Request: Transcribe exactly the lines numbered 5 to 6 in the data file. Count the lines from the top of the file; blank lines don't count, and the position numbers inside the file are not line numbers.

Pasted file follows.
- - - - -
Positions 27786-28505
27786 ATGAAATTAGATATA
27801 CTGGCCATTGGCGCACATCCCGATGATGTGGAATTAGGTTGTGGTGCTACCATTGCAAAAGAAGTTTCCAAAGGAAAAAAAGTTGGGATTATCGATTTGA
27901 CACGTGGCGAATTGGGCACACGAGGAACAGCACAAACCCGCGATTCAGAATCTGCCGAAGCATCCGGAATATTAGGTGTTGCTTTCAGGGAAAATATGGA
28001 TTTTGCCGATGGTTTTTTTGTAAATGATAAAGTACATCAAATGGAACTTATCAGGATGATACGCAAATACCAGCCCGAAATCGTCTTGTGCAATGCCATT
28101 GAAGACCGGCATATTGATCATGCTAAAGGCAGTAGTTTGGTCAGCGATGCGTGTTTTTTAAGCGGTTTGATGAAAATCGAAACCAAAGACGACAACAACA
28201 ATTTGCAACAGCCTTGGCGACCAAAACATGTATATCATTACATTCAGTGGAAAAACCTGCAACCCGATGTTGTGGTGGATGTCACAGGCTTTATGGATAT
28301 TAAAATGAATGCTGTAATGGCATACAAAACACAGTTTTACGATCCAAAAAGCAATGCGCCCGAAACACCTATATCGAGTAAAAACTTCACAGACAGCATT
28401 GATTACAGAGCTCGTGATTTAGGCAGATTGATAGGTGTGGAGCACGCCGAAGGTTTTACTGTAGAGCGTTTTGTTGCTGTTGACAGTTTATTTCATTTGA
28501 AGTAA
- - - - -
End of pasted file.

28001 TTTTGCCGATGGTTTTTTTGTAAATGATAAAGTACATCAAATGGAACTTATCAGGATGATACGCAAATACCAGCCCGAAATCGTCTTGTGCAATGCCATT
28101 GAAGACCGGCATATTGATCATGCTAAAGGCAGTAGTTTGGTCAGCGATGCGTGTTTTTTAAGCGGTTTGATGAAAATCGAAACCAAAGACGACAACAACA